I have mentioned many times here that I am an avid Liverpool fan and although I get along to the pub to watch most games in a season the sport I love watching most is rugby. The highlight of the sporting year for me is the Calcutta Cup match between Scotland and our arch-enemy England during the 6 Nations. This weekend saw a raft of international rugby test matches, most notably Scotland against the world champions South Africa and Ireland up against New Zealand. Originally I had wanted to try and get tickets for the Ireland game at Croke Park, but unless you are a member of an IRFU affiliated club then the chances of getting a ticket are slimmer than Kate Moss on a diet.
We spent Saturday in Galway, a town I had wanted to visit very much and so when our friends suggested that we spend the Saturday there I leapt for joy. On discovering that they also like rugby I knew it was going to be a fine day out, and so it was. While the ladies strolled around the shopping centre, the men wandered off to find a pub – a very difficult chore as I am sure you can imagine. On William Street we popped into a place called Garavan’s to wait for our women folk, and as chance would have it, we caught the last 20 minutes of Liverpool’s win over Bolton Wanderers. Here I had my first Guinness in Ireland, and although it was too cold it was certainly a step up from every Guinness I have ever had anywhere else. With the game over and the ladies out of the shops we went in search of somewhere for lunch, that somewhere was the King’s Head.
According to a plaque in the pub the King’s Head was given to the executioner of King Charles I by a grateful Parliament. This cavernous pub was very nice as was the lunch we had there, one of my three seafood and chip themed meals over the weekend, we also watched Scotland throw away a 10 point half-time advantage to lose 10-14 to the Springboks. We decided to move on to a different place to watch Ireland’s game with the All Blacks, and find a place that served Galway Hooker. Following a tip from a barman in a random pub on Shop Street we ended up in Sheridan’s On The Docks – a place which from the outside looks like a poncey winebar.
I am not sure I could have actually been further from the truth, the turf fire blazing away when we entered and the sight of a Galway Hooker tap on the bar convinced us to stay here - the nice space around the medium sized tv for watching the rugby may also have played a part, so we settled in for the evening. I went to the bar, ordered a couple of pints of Galway Hooker, the ladies had found more shopping to do, and almost fainted with joy when I saw the list of bottled beers; Bishop's Finger, Spitfire, Fuller's ESB and advertised as their "Beer of the Week" Sierra Nevada Pale Ale.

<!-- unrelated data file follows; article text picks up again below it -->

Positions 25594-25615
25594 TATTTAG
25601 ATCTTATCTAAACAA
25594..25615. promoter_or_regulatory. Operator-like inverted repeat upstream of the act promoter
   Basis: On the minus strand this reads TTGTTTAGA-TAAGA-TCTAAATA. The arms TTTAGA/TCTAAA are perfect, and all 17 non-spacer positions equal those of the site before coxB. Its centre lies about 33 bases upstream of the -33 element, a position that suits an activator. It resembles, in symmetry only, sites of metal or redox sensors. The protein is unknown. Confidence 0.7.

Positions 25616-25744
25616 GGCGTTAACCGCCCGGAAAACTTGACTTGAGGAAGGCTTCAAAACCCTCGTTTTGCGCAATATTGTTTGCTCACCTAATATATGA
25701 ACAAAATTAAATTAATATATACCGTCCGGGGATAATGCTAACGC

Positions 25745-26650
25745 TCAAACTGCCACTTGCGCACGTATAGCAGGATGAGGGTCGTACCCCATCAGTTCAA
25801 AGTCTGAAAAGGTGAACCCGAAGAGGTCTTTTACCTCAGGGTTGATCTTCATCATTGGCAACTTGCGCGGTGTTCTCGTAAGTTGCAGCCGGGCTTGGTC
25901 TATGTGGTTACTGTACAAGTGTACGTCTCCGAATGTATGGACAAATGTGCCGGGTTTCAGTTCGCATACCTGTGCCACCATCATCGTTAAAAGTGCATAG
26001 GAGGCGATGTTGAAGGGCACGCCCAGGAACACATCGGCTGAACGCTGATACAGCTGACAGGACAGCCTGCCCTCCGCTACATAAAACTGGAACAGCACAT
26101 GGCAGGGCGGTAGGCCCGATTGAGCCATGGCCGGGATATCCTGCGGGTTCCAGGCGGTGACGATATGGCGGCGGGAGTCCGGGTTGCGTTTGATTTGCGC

Unfortunately I forgot to take a picture of Galway Hooker, partly because while having my first pint Mrs Velkyal was taking pictures of the docks, however this beer is seered into my memory, it is good stuff! The beer is golden bordering on amber and had a nice looking white head - none of your "all the way to the top" silliness in Ireland thank god, and the nose was very citrusy, very hoppy and really got me salivating, and it was worth every mouthful! Hoppy, refreshing, clean, crisp, moorish are the best words to describe this beer, and I think 4 mouthfuls later all that slighty malty lovely goodness was gone. Yum, yum, yum - better have another one just in case, still no camera mind - how do lady folk find random knitware shops in which to splash their cash?
I have described elsewhere my love affair with Bishop's Finger, so that was naturally up next, followed by it's stablemate, Spitfire - another beer that I like very much from the bottle, though I am not a fan of Spitfire Smooth (if I want something smooth I will buy a milkshake).
When trying to decide what came next I admit that I sent Evan Rail a text message asking if the Sierra Nevada Pale Ale was worth forking out €6 for (in my defence your honour, I had never had a Sierra Nevada beer and wanted professional guidance), suitably assured it was next up. What a magnificent beer it is! I am sure many far more qualified people than I have waxed lyrical about it, but I really enjoyed this one. With a refreshing hoppiness that has a rather subtle sweetness underpining it, this is a very easy beer to drink and one which when Mrs Velkyal and I are encamped the US will no doubt be a regular in the cellar. Admittedly I didn't take any detailed notes, because by this point it was half time and the referee had awarded a penalty try to the All Blacks, making the score 3-10 going into the break.
As the second half got under way I opted for the Fuller's ESB. Again an excellent beer, big and bold in the hops and malt department with a large dollop of toffee sweetness. One thing I noticed in particular was the smoothness of the beer, which makes it more of a beer for taking your time over. By the end of the second 40 minutes, Ireland had been clinically dismissed 3-22 and I had stoked up a nice warming glow from the wonderful beers on offer.
And so we headed back to Westmeath in the rain, just in time to hit the local pub for few more pints and some darts to finish off the day.